The number 1 thing to know about job hunting as an Events Graduate

Photograph by Ian Schneider

The pressure when you graduate is all about landing the first job.

Obviously, it has to be your dream job – the perfect one that you love and all your friends secretly want! It isn’t allowed to be anything other than the BEST job – plus, you have to be quick about it. No waiting around and spending time looking for the first few months.

Right?

NOPE – it’s all a lie.

I’ve friends who got a job right out of uni and are still there, others who’ve started new jobs every year since leaving uni. I’ve friends who found, on paper, the perfect job but left after 6 months. I’ve friends who went travelling for over 12 months and still found great jobs. Some, it took a while to find something and they went back to retail work before they getting a role in events. It took me 6 months and even then it wasn’t an official job but a freelance role. Some just went straight into freelancing and others are still working out what they want to do when they are older!

Thing is, that pressure to be quick on the job hunt it’s coming from you, no-one else!

Sure people like to *really* ask what you’re going to do now that you’ve graduated – but mostly it’s because they’re nosey.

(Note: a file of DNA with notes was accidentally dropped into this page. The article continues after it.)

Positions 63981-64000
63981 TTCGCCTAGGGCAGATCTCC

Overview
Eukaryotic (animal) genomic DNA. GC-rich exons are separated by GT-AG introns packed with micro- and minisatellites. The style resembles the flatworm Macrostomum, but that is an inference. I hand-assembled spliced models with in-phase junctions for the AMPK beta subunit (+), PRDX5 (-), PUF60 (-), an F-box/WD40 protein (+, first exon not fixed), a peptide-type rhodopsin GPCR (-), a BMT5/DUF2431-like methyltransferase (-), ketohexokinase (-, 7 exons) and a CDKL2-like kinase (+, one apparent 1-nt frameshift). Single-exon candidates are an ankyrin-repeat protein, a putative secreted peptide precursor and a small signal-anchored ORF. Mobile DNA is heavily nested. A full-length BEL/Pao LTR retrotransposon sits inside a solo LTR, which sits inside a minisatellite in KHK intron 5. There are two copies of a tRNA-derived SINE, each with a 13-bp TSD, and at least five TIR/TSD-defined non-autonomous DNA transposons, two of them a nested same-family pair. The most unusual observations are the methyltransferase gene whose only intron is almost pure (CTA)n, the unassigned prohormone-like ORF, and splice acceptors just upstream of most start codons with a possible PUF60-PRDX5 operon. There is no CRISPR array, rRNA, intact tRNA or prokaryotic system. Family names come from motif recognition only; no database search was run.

If you’re happy, able to pay your bills, feel comfortable and have a semi-plan in mind – don’t worry.

When I left uni and moved home I set a goal of 6 months. By November 2014 I wanted to be in an events job. I decided to take a break before I went head first into applying for jobs, so I went travelling for a few weeks. I then took on a nannying job to earn some cash, because as my Dad has always said – he is not a cashpoint! And I did some volunteering/freelance event work alongside it all.

The 6-month goal was personal. My graduation was in November and I really didn’t want to be the only one of my friends (and class) not in an events job. How I first started working at GPJ was not the ‘perfect’ scenario – in fact, it was originally just 3 weeks of admin work to help Sales and Marketing. That was then extended and they offered a freelance administrative position within Strategy and Planning. I was freelance at GPJ for just over a year before I was offered the job as Junior Strategist last January.

How I first started working at GPJ was not the ‘perfect’ scenario – in fact, it was originally just 3 weeks of admin work to help Sales and Marketing. That was then extended and they offered a freelance administrative position within Strategy and Planning. I freelanced at GPJ for just over a year before I was offered the job as Junior Strategist last January.

There is no perfect way to land an events job. The internet will try to tell you there is. People will try to tell you there is. But it isn’t true.

There is also no right way to go about looking or finding a job.

There is no set time in which you need to land an events job to have a successful career.

So fresh graduate, take a little pressure off yourself. You’ve finished university – that in itself is an impressive feat!